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It's quite simple, and I'm out of ideas. I'm sure there is a quick workaround.

exec('echo 123 &> /var/log/123.log');

I'm sure it's not about the permissions, because the file 123.log is created, but it's just- empty. I've also tried shell_exec, but it doesn't create the file at all. Also tried all variants of redirection, i.e. 1> 2> >.

Using PHP to capture the output is not the option, as the output in production is huge, and I don't want to run into memory issues.

Any ideas appreciated.

Btw, I'm using Ubuntu 12.04 LAMP.

share|improve this question
have you tried echo 123 &> /var/log/123.log in your terminal? – Amit Garg Apr 18 '13 at 8:31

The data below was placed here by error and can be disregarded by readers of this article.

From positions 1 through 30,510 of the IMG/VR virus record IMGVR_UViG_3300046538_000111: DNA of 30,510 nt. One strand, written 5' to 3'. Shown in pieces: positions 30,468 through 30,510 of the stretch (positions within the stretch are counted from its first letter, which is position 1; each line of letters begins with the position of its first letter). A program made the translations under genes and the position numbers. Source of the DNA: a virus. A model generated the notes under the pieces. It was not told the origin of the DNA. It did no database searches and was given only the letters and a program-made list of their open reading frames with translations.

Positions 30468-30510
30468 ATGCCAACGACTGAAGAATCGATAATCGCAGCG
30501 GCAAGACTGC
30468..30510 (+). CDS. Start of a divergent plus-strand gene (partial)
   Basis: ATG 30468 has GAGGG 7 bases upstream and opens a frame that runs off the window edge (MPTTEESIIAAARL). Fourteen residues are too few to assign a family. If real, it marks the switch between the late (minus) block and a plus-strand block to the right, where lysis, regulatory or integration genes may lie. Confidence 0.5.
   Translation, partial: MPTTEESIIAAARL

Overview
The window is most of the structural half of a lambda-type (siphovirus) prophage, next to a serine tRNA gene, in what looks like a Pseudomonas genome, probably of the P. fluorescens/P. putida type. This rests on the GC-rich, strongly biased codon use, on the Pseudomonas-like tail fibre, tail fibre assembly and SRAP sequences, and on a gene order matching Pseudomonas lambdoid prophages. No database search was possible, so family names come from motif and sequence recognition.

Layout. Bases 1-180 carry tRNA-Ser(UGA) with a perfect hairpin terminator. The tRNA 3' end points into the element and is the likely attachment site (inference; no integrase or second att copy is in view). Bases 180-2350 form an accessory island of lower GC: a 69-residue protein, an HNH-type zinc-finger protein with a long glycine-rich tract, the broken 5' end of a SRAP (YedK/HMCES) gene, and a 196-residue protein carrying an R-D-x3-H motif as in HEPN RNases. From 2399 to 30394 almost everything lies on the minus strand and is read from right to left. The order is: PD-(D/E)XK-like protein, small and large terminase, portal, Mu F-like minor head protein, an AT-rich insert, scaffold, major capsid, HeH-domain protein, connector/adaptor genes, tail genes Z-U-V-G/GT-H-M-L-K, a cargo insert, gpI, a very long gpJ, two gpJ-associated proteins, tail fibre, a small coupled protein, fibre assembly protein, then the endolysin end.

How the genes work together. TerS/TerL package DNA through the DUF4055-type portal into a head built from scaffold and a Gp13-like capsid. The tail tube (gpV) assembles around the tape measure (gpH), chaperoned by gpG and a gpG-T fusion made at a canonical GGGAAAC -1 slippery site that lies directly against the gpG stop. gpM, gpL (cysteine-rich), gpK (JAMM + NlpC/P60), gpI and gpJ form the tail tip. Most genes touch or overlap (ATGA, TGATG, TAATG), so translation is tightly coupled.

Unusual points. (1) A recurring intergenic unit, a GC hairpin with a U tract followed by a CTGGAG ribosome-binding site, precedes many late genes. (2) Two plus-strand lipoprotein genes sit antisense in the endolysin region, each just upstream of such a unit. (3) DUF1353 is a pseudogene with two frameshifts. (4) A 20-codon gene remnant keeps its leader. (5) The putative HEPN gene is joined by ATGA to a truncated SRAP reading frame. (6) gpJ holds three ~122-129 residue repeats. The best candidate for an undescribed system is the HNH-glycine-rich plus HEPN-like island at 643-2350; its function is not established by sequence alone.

are you 100% positive its not permissions? Try doing the echo statement manually in terminal and see if it works – 1337holiday Apr 18 '13 at 8:31
Verified, this did not work for me either. Using PHP 5.3.10-1ubuntu3.4 with Suhosin-Patch. – Pete B. Apr 18 '13 at 8:37
the file is created. how could it be permissions? it must be something about how redirection is done. – tishma Apr 18 '13 at 8:41
I have some progress with echo 123 2>&1 1>> /var/log/123.log, but now only stdout is captured. stderr is not. – tishma Apr 18 '13 at 8:45

Try shell_exec without &:

echo shell_exec("echo 123 > /var/log/123.log");
share|improve this answer

Only thing that did help was to create a shell script with exec permissions, e.g.

echo 123 &>> /var/log/123.log

and execute it like this:

shell_exec('[full path to]/');

So, redirection operator is not important, but everything else is (#! directive, shell_exec).

share|improve this answer
The reason is that cli redirections are handled by the shell, and only this way we are sure that bash is executed. I'm not sure how exec interprets commands otherwise. – tishma Apr 18 '13 at 13:23

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